Wuhan Hongxin Semiconductor Manufacturing Co once boasted on its website that it would raise a total of $20 billion to churn out 60,000 leading-edge chips a year.
However, Hongxin's unfinished plant in the port city of Wuhan now stands abandoned. Its founders have vanished, despite owing contractors and investors billions of yuan. The company is one of six multibillion-dollar chip projects to fail in the last two years.
The US press is tutting that while the industry is flush with government money, it lacks expertise and technology that only the glorious USA can provide.
Hongxin Semiconductor began as a joint venture between Wuhan's Dongxihu district government and a company called Beijing Guangliang Lantu Technology.
When it is looked at, though, Hongxin was more of a story of stupidity rather than a red mark against China.
One of the co-founders of Guangliang had only finished elementary school and was allegedly using false credentials and a different identity, Cao Shan. Another co-founder, Li Xueyen, dabbled in selling Chinese traditional medicine, alcohol and tobacco before starting Hongxin.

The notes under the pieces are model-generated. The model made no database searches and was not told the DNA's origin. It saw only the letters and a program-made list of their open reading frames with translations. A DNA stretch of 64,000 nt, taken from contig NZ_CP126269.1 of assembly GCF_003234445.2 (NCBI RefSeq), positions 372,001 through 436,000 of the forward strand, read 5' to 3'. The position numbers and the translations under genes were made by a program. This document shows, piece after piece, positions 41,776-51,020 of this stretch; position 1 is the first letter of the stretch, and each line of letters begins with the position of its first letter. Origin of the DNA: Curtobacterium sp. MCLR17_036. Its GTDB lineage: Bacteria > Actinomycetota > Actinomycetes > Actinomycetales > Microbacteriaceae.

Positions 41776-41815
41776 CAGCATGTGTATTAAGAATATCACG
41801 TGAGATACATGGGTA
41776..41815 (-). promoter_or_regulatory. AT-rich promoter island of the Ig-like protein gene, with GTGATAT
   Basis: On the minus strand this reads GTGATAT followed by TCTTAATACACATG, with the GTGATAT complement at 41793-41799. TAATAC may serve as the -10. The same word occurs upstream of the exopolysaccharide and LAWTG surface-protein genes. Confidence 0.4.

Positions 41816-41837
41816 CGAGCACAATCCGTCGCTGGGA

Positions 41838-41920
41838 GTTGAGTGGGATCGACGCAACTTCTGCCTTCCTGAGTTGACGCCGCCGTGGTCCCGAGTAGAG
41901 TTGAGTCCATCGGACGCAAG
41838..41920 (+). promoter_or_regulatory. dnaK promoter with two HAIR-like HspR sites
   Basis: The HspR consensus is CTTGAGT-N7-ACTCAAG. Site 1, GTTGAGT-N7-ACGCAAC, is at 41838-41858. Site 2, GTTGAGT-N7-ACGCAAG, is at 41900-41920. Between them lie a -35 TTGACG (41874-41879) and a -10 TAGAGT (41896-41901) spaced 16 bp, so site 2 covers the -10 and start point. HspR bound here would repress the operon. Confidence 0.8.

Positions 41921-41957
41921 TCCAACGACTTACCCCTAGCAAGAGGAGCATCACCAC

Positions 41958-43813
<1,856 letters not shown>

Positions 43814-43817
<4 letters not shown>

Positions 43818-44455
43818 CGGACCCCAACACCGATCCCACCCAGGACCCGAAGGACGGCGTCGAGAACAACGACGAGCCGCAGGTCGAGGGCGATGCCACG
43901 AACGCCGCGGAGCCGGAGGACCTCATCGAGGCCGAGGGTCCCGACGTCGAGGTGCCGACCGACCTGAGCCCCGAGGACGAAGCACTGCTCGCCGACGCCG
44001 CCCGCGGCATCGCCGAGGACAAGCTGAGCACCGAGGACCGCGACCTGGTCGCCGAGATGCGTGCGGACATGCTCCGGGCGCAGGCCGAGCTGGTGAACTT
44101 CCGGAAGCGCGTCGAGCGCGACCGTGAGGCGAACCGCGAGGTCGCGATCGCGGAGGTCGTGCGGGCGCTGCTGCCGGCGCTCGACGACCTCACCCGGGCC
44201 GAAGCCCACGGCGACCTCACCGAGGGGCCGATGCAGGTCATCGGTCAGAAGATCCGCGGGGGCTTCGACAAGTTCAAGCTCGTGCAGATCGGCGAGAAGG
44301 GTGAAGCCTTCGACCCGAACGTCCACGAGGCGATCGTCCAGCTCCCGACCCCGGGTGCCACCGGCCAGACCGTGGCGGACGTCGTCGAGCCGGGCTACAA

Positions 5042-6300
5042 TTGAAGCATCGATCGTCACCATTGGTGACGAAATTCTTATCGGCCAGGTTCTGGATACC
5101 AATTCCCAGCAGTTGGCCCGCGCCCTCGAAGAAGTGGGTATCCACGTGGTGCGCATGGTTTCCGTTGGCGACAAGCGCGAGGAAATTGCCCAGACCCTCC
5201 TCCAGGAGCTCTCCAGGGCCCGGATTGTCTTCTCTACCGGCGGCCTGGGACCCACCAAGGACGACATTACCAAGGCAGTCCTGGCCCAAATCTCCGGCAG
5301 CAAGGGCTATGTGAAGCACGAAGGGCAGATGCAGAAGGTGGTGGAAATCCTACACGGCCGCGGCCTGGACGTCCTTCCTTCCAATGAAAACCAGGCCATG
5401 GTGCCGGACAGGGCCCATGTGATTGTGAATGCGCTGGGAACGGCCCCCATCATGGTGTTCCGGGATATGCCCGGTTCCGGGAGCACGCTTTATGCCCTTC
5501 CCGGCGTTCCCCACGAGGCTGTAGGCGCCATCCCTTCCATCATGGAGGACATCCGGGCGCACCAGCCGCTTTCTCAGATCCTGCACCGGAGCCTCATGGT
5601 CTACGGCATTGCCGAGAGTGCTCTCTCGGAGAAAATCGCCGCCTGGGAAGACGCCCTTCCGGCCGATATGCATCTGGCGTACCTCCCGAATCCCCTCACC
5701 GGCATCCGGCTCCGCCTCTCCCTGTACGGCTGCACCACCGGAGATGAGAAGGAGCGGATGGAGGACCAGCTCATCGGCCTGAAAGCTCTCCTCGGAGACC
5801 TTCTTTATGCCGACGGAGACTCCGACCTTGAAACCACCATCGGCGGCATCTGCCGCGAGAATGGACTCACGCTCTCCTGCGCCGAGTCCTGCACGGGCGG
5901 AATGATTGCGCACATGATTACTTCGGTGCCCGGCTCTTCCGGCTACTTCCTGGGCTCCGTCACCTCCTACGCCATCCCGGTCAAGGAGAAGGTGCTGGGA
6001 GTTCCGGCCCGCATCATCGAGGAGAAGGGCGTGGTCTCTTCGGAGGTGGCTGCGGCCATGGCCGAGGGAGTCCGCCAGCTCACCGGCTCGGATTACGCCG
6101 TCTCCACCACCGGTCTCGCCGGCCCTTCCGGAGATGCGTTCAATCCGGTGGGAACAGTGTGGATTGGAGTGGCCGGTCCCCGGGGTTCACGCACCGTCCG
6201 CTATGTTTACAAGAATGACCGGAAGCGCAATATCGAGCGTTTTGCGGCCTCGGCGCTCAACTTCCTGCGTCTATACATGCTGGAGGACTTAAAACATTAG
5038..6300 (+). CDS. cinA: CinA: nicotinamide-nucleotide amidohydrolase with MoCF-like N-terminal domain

With two shining stars of business lacking in chip smarts they lured in one of Taiwan's most famous semiconductor engineers, Chiang Shangyi, to serve as director. He left the company in 2020 to become the deputy chairman of China's Semiconductor Manufacturing saying his time at Hongxin was "a nightmare".
Hongxin made headlines in December 2019 when it managed to buy an older model lithography machine made by Dutch company ASML, despite American lobbying to prevent its sale to the Chinese chipmakers.
ASML sold the multimillion-dollar piece of equipment — used to etch semiconductors — because of Jiang's top-notch reputation.
"Cao" and his partners promised to pitch in 1.8 billion yuan ($276 million) in investment on top of 200 million yuan ($30.7 million) in starting funds from Dongxihu district.
Wuhan's city government was, around the same time, also beginning construction on a cybersecurity park to provide office and residential space for technology businesses, and it was looking for a flagship company to anchor the complex. In 2018 and 2019, the city named Hongxin its most important "critical construction project" and began building its factory next door.
Somehow the money started to dry up and the founders seem to have disappeared.
Zhang Honglei, a director at RunJet, a Wuhan-headquartered company that makes chip components points out that given the sheer number of semiconductor companies receiving state investment, some were bound to fail — expensive, but necessary mistakes in China's ambitions toward technological independence.
"The semiconductor industry is characterised by its requirement of high investment, high risk — and of course, the possibility of high return. During the development process, firms like ours need constant financial inputs and support", Zhang told NPR.